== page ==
A grand, old pecan tree in your yard is a wonderful anchor for the space, a good source of a large, shady patch, and of course a bountiful provider of tasty pecan nuts. But, if your tree gets struck with pecan phytophthora rot, a fungal infection, you could lose the entire harvest.
What is Pecan Shuck and Kernel Rot?
The disease is caused by a fungal species, Phytophthora cactorum. It causes rot in the fruit of the tree, turning the shuck into a mushy, rotted mess, and rendering the nuts inedible. The disease is most common after it has been wet for several days and when the temperatures remain below 87 degrees Fahrenheit (30 Celsius) during the day.
Pecan shuck and kernel rot infections usually occur in late August or early September. The rot begins at the stem end and slowly covers the entire fruit. The rotten part of the shuck is dark brown with a lighter margin. Inside the shuck, the nut will be dark and bitter tasting. The spread of the rot from one end of a fruit to the other takes about four days.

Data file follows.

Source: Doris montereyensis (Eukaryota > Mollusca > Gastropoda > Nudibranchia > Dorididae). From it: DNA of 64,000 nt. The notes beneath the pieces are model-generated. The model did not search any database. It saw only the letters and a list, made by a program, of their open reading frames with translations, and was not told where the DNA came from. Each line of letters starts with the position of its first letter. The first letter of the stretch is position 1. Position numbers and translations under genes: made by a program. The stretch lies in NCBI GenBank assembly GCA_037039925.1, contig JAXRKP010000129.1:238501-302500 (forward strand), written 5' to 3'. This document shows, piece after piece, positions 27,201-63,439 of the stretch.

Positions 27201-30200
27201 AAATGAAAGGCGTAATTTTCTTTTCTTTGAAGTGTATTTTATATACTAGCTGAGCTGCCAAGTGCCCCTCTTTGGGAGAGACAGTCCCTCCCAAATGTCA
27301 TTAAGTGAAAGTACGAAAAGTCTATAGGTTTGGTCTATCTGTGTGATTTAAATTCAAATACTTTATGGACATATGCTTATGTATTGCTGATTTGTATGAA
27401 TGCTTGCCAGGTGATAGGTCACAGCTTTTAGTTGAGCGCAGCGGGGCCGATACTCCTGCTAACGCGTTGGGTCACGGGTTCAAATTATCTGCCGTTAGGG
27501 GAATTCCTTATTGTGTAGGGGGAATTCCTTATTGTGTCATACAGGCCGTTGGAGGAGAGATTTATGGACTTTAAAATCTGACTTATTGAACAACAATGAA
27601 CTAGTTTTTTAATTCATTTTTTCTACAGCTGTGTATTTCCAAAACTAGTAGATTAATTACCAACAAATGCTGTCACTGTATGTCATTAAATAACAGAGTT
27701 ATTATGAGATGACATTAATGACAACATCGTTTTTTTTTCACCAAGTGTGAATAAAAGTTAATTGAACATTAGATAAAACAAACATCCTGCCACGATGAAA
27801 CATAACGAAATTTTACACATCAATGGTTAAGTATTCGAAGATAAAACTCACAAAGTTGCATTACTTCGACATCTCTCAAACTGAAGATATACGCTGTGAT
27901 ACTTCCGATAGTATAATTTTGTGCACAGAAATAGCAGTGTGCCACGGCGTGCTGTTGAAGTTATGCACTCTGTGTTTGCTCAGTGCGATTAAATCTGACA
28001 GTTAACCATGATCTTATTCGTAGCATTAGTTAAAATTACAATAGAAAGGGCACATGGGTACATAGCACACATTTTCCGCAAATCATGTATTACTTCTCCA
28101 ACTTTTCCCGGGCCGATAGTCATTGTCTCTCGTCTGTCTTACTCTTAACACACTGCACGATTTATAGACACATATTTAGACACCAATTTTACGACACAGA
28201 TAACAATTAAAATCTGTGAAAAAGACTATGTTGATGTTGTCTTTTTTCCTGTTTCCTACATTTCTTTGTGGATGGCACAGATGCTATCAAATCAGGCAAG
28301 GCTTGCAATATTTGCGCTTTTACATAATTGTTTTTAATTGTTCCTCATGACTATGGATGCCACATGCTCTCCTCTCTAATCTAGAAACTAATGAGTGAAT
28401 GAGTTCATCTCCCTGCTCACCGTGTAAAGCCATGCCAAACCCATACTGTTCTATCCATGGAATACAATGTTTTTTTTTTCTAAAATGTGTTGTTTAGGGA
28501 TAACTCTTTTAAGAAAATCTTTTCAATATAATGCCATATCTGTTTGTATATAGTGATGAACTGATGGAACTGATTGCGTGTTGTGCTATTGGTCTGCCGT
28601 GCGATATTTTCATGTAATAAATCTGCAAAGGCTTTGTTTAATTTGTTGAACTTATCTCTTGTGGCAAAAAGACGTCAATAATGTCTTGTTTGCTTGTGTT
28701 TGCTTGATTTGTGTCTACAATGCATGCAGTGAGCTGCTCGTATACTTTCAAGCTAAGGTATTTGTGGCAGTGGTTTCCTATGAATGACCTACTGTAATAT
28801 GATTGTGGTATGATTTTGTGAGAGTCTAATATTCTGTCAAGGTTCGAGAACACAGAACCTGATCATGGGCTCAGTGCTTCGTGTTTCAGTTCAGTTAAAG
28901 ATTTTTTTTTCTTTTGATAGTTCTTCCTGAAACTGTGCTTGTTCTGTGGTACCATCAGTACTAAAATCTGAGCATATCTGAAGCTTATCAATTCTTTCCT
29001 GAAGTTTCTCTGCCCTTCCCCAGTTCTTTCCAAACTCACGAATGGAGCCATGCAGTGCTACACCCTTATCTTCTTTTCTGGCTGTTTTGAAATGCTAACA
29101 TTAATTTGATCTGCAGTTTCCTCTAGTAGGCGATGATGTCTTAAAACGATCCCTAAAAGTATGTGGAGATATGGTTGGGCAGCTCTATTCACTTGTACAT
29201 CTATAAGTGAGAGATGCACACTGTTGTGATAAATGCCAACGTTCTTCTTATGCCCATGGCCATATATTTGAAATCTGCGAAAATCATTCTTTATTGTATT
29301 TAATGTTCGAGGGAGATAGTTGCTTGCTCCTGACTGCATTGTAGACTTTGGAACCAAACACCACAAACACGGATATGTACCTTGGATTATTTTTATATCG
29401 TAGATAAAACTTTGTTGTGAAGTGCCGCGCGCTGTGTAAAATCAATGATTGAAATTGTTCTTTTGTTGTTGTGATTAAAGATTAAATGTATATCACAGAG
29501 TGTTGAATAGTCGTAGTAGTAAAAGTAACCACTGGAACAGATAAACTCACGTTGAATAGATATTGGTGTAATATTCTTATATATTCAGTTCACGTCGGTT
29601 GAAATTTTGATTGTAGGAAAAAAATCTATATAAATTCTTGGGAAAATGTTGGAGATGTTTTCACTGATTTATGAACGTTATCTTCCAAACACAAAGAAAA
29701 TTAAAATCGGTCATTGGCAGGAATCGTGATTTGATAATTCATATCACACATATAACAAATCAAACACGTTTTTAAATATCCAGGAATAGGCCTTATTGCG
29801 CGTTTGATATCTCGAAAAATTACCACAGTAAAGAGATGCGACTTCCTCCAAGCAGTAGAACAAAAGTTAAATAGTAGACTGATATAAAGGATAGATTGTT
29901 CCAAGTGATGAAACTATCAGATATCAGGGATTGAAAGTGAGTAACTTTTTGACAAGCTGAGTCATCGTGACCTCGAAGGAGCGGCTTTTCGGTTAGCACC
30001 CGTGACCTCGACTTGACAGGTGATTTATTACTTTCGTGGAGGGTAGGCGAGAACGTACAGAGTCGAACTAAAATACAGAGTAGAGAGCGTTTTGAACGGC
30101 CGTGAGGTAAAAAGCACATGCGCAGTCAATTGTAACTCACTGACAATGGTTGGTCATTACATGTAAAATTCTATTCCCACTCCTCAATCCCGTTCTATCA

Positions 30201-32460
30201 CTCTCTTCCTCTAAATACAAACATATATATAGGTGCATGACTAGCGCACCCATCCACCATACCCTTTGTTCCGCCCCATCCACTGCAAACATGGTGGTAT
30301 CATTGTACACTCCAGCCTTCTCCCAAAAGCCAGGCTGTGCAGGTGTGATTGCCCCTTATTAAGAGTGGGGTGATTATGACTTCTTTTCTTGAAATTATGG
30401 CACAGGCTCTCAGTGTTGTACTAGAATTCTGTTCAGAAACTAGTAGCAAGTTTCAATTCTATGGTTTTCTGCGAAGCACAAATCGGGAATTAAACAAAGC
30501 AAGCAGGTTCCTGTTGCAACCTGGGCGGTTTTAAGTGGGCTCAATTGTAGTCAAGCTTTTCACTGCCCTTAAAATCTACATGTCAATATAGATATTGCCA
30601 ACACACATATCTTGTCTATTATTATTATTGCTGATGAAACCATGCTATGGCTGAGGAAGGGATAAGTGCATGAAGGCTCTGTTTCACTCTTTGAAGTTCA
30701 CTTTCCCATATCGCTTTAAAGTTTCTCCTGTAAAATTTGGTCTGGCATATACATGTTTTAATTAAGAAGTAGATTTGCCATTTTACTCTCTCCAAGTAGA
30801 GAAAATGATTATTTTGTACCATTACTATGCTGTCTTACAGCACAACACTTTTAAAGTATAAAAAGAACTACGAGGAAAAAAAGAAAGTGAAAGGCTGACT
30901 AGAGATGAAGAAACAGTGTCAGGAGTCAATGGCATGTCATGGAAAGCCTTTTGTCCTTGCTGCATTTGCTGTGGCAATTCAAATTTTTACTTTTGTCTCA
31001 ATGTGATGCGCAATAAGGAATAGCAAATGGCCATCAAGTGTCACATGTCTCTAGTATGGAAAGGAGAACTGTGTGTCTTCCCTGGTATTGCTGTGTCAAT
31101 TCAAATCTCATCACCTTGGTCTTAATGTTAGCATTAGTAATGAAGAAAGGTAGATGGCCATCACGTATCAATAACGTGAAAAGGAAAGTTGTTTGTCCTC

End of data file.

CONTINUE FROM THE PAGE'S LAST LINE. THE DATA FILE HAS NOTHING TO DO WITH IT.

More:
Pecan Shuck Rot Treatment and Prevention
This fungal infection is not that common and tends to occur in only sporadic outbreaks. However, when it does strike, it can ruin half or more of a tree’s crop. It’s important to provide pecan trees with the best conditions for preventing the disease and to look for signs of it in order to treat immediately.
The best prevention is to simply make sure the tree is trimmed adequately to allow for airflow between branches and around fruits.
To control pecan kernel rot in trees that already have signs of the infection, a fungicide should be used right away. If possible, apply the fungicide before the shucks split. This application may not save every nut on the tree, but it should reduce the losses. AgriTin and SuperTin are two fungicides used to treat pecan shuck rot.